[Haskell-cafe] Name for the following combinators?

Tom Ellis tom-lists-haskell-cafe-2013 at jaguarpaw.co.uk
Sun Dec 29 20:09:09 UTC 2013

On Sun, Dec 29, 2013 at 07:06:26PM +0000, Tom Ellis wrote:
> On Sun, Dec 29, 2013 at 06:50:15PM +0100, Hans Höglund wrote:
> > According to [1], Wrap/Compose does indeed have a Monad instance terms
> > of traverse (here called 'swap').  As far as I understand the paper
> > includes a proof that all the Monad laws holds for such as composition
> >
> > [1]: http://web.cecs.pdx.edu/~mpj/pubs/RR-1004.pdf, page 9
> Careful, they mention in Section 6.4 that "this construction only yields a
> composite monad if m has a certain commutativity property".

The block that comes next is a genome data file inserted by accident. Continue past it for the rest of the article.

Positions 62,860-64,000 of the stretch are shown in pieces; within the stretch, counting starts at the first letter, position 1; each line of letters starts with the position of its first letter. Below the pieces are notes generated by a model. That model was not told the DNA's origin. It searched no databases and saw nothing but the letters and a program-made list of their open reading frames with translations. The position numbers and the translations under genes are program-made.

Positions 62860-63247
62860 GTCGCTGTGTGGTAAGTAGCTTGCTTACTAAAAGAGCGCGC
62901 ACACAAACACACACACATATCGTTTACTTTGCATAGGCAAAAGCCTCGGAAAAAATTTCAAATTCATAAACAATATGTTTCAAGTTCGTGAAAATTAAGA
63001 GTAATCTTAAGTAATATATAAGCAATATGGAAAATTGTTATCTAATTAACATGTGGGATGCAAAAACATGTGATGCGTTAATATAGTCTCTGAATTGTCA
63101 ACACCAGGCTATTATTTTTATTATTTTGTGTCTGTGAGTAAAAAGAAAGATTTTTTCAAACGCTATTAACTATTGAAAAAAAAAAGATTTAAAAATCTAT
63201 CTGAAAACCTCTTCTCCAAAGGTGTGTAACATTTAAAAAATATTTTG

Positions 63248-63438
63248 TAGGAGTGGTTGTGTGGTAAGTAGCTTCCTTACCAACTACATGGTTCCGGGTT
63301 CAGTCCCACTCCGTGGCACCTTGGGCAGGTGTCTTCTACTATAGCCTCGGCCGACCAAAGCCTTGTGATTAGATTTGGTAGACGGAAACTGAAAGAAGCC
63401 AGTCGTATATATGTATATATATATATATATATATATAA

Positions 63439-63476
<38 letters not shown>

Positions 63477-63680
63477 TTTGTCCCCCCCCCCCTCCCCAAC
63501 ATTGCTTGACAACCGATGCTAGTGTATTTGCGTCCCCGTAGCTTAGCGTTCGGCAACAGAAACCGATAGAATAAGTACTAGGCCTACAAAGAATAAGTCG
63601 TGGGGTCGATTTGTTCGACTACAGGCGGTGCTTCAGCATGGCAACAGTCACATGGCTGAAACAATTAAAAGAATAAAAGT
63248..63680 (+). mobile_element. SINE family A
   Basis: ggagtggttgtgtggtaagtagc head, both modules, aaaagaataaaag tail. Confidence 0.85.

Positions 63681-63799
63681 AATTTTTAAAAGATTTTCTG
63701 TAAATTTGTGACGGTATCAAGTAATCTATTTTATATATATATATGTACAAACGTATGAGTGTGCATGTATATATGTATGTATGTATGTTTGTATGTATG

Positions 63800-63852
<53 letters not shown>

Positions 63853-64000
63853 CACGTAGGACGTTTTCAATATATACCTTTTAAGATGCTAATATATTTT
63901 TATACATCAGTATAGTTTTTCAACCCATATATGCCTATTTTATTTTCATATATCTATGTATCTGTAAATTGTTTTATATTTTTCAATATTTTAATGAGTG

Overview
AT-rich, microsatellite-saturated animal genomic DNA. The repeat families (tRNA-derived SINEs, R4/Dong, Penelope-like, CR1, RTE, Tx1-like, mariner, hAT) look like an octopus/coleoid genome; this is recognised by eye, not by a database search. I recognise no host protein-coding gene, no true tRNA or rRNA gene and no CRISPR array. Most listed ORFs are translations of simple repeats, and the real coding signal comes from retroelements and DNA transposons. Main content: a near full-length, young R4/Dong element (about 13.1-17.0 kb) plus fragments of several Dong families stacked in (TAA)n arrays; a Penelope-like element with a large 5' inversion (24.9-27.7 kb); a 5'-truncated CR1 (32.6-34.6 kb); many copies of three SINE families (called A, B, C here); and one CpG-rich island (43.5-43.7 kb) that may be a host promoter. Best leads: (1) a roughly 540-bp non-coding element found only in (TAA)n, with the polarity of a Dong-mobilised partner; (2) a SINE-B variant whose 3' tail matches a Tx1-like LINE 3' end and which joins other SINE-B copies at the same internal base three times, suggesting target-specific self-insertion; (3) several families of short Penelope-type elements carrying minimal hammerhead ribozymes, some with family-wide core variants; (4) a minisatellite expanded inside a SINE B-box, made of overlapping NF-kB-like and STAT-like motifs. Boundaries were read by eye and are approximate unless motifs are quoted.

> This is the same reason that 'ListT m' is not a monad unless 'm' is
> commutative.
> What is your use case for these combinators?  Perhaps you are using them
> exactly in a commutative case.

Having thought about your original question some more, I think the best
approach would be to use a free monad like this

    import Control.Monad.Free

    data F m n a = L (m a) | R (n a)
    type Wrap m n = Free (F m n)

so then 'Wrap m n' genuinely is a monad, and you can write a function

    condense :: (Monad m, Monad n, Traversable n, ...) => Wrap m n a -> m (n a)

to collect up the results at the end.  Then we need not bother to check
whether anything satisfies any laws.  'condense' is similar to your original


(PS This is overkill for the current discussion, but: since you're starting
with 'm' and 'n' monads anyway, using a free monad transformer
(Control.Monad.Trans.Free) would probably reduce the boilerplate needed in

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